Megan’s Song feels heavily influenced by old movie plots. It’s set in Jackson, Wyoming in 1925, and it has just about everything. There’s beautiful Megan Foxworth, with the voice of an angel, dreaming of stardom. Her destitute mother has married her off to Terry Foxworth, whose parents run a dude ranch. Their secret business is whiskey, however, and the eavesdropping telephone operator has heard that a Prohibition agent is coming to town. Also coming to town is Megan’s sister, Luella, now known as Daphne Divine, to shoot location footage for her latest movie. For Steamer Daniels, the director, and Megan, it’s love at first sight. Alan Segal, the studio head, is dogged by the niece of his Italian moneylender, who is along for the shoot to make sure no more time and money is lost. Throw in a deadly mudslide on location and you can see how many reels this picture would run to.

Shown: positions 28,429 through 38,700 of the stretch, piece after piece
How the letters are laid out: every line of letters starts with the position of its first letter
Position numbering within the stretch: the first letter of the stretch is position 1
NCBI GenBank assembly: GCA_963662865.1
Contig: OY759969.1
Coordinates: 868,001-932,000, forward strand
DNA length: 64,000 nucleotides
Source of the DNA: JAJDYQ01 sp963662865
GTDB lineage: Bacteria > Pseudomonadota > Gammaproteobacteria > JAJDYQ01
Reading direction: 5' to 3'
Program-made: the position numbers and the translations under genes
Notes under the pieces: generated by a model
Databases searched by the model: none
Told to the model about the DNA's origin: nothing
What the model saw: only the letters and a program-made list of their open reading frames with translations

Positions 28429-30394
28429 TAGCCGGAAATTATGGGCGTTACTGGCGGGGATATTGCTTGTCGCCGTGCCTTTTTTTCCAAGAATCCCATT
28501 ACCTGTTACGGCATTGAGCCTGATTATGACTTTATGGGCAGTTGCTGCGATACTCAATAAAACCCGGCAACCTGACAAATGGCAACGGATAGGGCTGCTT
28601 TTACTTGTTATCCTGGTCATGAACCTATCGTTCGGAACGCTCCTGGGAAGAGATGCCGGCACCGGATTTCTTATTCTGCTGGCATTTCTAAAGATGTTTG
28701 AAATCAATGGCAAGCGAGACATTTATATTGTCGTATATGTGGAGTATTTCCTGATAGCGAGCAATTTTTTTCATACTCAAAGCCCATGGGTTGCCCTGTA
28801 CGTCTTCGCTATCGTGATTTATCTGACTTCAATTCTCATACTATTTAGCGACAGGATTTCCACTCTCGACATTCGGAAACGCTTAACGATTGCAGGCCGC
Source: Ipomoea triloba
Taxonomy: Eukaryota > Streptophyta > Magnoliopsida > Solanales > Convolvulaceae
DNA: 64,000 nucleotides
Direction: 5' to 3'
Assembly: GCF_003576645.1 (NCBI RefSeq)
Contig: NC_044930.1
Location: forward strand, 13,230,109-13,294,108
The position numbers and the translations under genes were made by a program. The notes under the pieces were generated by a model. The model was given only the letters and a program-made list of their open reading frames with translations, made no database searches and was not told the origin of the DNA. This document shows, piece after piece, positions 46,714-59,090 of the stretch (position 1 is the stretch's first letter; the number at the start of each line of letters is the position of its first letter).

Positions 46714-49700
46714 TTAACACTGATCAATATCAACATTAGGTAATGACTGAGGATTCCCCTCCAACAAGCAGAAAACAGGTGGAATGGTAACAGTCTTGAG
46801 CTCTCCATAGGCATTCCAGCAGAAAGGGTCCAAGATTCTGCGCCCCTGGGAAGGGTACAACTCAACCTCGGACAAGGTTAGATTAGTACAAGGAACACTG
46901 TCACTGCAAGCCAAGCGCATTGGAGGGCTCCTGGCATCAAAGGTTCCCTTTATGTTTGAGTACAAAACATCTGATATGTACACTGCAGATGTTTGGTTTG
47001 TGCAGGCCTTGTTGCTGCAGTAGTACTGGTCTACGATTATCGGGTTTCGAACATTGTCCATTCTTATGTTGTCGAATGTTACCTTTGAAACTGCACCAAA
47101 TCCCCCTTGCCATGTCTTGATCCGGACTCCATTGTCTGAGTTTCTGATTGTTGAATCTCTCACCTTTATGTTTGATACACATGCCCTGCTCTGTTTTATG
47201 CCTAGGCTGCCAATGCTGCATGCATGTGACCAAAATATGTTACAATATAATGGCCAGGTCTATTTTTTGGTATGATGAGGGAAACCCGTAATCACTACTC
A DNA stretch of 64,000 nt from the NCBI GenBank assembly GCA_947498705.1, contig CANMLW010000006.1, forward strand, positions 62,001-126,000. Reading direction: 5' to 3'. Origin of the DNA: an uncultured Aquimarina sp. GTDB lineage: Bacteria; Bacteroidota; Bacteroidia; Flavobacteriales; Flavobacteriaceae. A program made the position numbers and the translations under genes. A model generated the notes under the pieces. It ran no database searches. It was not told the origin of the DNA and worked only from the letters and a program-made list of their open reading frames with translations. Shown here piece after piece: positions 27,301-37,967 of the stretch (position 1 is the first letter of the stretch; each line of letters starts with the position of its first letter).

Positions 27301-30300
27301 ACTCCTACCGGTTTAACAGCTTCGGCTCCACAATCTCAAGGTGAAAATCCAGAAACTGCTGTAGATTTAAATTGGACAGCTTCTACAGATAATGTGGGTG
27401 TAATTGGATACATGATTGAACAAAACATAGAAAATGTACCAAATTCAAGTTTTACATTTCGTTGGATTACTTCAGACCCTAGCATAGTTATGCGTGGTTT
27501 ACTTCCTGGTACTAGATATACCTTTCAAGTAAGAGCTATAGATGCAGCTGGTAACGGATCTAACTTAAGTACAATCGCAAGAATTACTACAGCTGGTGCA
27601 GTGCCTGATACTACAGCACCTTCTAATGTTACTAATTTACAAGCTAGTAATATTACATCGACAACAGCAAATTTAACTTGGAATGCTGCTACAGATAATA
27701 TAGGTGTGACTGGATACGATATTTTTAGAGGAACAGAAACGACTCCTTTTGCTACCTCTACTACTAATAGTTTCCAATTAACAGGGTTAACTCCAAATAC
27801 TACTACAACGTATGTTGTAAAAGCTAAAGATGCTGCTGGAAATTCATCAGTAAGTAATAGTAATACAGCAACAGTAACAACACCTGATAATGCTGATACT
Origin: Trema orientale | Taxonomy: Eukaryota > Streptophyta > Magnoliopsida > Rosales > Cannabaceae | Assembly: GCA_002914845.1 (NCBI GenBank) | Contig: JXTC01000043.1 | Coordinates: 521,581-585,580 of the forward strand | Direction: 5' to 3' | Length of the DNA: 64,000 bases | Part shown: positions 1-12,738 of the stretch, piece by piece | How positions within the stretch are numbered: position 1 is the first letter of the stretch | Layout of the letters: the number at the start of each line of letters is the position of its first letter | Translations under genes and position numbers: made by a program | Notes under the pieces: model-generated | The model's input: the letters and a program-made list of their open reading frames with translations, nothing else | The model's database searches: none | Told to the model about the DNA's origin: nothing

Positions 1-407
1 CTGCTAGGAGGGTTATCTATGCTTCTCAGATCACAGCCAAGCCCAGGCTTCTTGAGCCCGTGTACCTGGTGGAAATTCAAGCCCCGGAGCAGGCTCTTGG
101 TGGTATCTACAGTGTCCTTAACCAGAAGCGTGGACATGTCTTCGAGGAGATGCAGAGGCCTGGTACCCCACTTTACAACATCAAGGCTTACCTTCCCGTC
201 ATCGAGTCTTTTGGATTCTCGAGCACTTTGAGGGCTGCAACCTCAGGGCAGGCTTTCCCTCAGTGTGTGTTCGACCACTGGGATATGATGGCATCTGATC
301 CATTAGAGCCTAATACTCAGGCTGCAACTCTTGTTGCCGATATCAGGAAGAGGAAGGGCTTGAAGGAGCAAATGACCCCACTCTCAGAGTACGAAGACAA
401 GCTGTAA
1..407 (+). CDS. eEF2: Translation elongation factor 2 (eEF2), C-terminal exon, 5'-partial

Although full of incident, the book is well-paced. Characters, though, aren’t as well drawn. Villains are caricatures, motives are murky, and there are clumsy mistakes with names and knowledge. The book would have benefited from a close read by an editor.